A First-Of-Its-Kind Magazine On Environment Which Is For Nature, Of Nature, By Us (RNI No.: UPBIL/2016/66220)

Support Us
Magazine Subcription

64 experts write to PM against HEP projects in Ganga-Himalaya

TreeTake is a monthly bilingual colour magazine on environment that is fully committed to serving Mother Nature with well researched, interactive and engaging articles and lots of interesting info.

64 experts write to PM against HEP projects in Ganga-Himalaya

A group of more than 60 experts and prominent citizens have written to Prime Minister Narendra Modi against his government’s decision to restart construction of seven hydroelectric power (HEP) projects in the Ganga-Himalaya...

64 experts write to PM against HEP projects in Ganga-Himalaya

In 2014, a committee put together on the Supreme Court’s direction strongly recommended against building HEPs in paraglacial zones. The Modi government has decided to restart construction of seven HEPs in the Ganga-Himalaya, six of which lie in paraglacial zones or their buffer areas. The Union environment ministry has previously said that approval for construction must have scientific backing – but experts say the new decision doesn’t.

A group of more than 60 experts and prominent citizens have written to Prime Minister Narendra Modi against his government’s decision to restart construction of seven hydroelectric power (HEP) projects in the Ganga-Himalaya. In 2014, a committee called Expert Body I, put together on the Supreme Court’s direction, strongly recommended against building HEPs in paraglacial zones. The Union environment ministry expressed support for this decision in an affidavit it filed with the Supreme Court that year, adding that future decisions on the matter would have to have “strong and sound” scientific backing. However, the letter states that the Modi government’s new decision to resume construction of the seven projects, six of which lie in paraglacial zones or their buffer areas, lacks any scientific support and should be rolled back.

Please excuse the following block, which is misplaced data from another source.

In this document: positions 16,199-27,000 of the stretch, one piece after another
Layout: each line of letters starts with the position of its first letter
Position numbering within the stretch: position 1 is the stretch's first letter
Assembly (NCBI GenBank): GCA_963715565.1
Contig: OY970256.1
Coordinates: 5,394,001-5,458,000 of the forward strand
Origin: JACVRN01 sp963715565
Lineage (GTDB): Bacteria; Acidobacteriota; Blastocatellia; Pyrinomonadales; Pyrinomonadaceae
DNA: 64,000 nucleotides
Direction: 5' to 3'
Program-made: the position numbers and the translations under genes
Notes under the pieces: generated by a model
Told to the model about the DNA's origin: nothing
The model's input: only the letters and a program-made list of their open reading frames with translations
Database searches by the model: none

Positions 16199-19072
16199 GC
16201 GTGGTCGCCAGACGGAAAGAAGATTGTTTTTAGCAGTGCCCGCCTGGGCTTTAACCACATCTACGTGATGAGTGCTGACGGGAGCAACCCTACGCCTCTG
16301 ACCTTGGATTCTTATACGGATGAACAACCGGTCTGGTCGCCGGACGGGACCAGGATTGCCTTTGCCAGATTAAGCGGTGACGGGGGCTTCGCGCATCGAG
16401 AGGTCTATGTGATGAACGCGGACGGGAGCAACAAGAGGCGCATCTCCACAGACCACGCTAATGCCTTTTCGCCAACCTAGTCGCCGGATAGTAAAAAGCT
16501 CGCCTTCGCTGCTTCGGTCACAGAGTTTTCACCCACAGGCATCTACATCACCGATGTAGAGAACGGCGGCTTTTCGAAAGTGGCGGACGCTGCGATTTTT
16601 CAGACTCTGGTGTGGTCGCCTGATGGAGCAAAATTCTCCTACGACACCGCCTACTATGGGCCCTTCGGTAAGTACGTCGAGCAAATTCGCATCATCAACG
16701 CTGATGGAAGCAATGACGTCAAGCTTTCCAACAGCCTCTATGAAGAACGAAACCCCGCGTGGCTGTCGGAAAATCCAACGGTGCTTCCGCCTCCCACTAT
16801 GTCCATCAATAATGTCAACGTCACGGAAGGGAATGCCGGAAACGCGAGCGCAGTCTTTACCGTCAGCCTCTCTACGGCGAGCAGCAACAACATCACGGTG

The experts’ letter is reproduced in full below (as on September 10, 2021, 1:55 pm). Some notable endorsers include Ramachandra Guha, Medha Patkar, Ravi Chopra and Dr CP Rajendran.


Open Letter to the Prime Minister, Minister of Environment and media:

Restarting seven under-construction hydro projects in Ganga Himalaya unjustified

Recently the MoEF&CC has recommended restarting the construction of seven under-construction HEPs  in Uttarakhand namely Tehri II (1000 MW), Tapovan Vishnugad (520 MW), Vishnugad Pipalkoti (444 MW), Singoli Bhatwari (99 MW), Phata Byung (76 MW), Madhmaheshwar (15 MW), and Kaliganga II  (4.5 MW). The news came as a shock to citizens, devotees and environmentalists who have been struggling  since over a decade to preserve our national river Ganga and the Himalaya. The deeply felt concern over  the fate of these two pivotal ecological systems and defining symbols of Indian culture, compel us to write  this letter. Not the least, as a citizen, it is also our constitutional duty ‘to protect and improve India’s natural  environment’.